Dr. Ken Hirasawa, a professor of Immunology at Memorial University, is learning how to rewire common viruses, so that they can enter our bodies, seek out cancer cells, and literally blow them up.
His research is so promising he recently received a $573,750 research grant from the Canadian Institute of Health Research. His field is known as “viral oncolysis.” To break that word down, “Onco” is latin for cancer, and lysis means “to rupture a cell.”
The promise of using viruses to destroy cancer cells has been around for a while, and was in fact discovered, like many scientific breakthroughs, by accident. Somewhere around 1900, when everyone was being injected with rabies vaccinations, a few doctors noticed that many cancer patients injected with a rabies vaccination enjoyed seemingly spontaneous tumour regression.
Shortly thereafter, animal experiments conducted in the 1920s confirmed that viruses like influenza and Newcastle Disease were capable of infecting and lysing certain tumours. What’s new to the research is our chances of genetically modifying these viruses, so they can be a safe form of cancer therapy in the human body.
Fields like genetics, virology, and biochemistry have made leaps and bounds in the last few decades, allowing whipsmart wonder-scientists like Dr. Hirasawa to tweak biological activities in viruses, which would make oncolysis a viable form of cancer therapy in the near future.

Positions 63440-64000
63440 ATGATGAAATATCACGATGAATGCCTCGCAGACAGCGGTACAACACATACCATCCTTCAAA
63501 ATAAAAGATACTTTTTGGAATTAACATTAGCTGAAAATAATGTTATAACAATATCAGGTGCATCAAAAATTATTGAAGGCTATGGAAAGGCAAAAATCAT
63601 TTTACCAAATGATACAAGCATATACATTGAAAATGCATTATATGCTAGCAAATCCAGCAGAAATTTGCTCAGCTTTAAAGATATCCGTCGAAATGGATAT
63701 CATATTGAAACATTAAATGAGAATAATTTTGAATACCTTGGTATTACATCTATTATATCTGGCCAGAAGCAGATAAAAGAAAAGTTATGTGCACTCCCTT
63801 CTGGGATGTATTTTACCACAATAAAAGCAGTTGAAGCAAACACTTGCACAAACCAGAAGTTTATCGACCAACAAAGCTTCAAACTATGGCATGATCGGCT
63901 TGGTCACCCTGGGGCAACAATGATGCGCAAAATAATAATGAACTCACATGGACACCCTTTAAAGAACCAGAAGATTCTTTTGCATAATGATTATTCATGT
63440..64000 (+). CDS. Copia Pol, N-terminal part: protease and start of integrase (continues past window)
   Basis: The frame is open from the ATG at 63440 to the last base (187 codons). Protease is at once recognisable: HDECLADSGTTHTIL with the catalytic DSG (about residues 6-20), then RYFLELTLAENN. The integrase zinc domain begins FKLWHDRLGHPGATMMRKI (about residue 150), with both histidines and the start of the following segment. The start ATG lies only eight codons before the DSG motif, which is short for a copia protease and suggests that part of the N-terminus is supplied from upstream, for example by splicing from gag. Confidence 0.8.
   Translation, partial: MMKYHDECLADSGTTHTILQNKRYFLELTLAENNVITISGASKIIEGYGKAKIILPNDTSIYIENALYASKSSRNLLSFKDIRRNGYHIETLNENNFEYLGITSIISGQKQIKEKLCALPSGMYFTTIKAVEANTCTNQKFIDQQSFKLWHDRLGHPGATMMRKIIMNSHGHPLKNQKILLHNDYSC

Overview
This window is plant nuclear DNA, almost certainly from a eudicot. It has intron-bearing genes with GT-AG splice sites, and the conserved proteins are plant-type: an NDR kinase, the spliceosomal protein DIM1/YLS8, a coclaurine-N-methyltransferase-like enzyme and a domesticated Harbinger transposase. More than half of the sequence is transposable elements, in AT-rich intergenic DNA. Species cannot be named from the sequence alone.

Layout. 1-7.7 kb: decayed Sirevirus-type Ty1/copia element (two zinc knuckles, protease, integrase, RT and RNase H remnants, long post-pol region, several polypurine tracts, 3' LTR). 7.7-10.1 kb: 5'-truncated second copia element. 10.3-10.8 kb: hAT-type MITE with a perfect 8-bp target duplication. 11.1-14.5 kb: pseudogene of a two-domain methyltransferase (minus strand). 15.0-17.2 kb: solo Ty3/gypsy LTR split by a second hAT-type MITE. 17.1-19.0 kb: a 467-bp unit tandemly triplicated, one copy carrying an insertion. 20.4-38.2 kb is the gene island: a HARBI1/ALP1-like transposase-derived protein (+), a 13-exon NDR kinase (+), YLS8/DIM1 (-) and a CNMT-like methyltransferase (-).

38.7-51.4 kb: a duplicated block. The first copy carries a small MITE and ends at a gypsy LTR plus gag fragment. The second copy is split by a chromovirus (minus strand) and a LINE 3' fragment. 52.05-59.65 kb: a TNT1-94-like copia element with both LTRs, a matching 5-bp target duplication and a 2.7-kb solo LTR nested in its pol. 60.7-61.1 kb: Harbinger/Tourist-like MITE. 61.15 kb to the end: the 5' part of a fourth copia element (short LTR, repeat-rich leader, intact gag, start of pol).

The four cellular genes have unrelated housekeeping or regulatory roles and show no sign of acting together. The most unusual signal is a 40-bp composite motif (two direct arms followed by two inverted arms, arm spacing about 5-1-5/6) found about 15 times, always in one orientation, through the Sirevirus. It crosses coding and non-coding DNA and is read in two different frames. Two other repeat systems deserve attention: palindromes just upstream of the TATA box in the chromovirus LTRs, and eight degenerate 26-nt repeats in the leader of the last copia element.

While it is true that an oncolytic virus like V-TEC (which is based on herpes simplex virus type 1) can enter both cancer cells and normal healthy cells, our normal healthy cells will kill it upon its entry. Cancer cells lack this defensive ability, so V-Tec can have its way with cancer cells, but not healthy cells. Once inside a cancer cell, safe and sound, the oncolytic virus replicates itself continuously, until the cancer cell literally bursts.
Impressively, scientists can and have modified oncolytic viruses to include a gene that codes for a protein that stimulates the production of immune cells in our body. This means that the burst-dead cancer cell will release new viruses (to attack more cancer cells), along with a variety of tumour-specific antigens that can stimulate an immune response against cancer cells throughout the body.
Dr. Hirasawa and his lab team are investigating which cancer-specific cellular changes support this form of potential cancer therapy. And that’s not all he and his lab are up to. He and his team are also working on bettering the fluorescent detection of cancer cells by something called protoporphyrin IX.
Protoporphyrin IX can be used to basically illuminate your tumour, including its boundaries, in order to enhance the accuracy of surgery during tumour removal.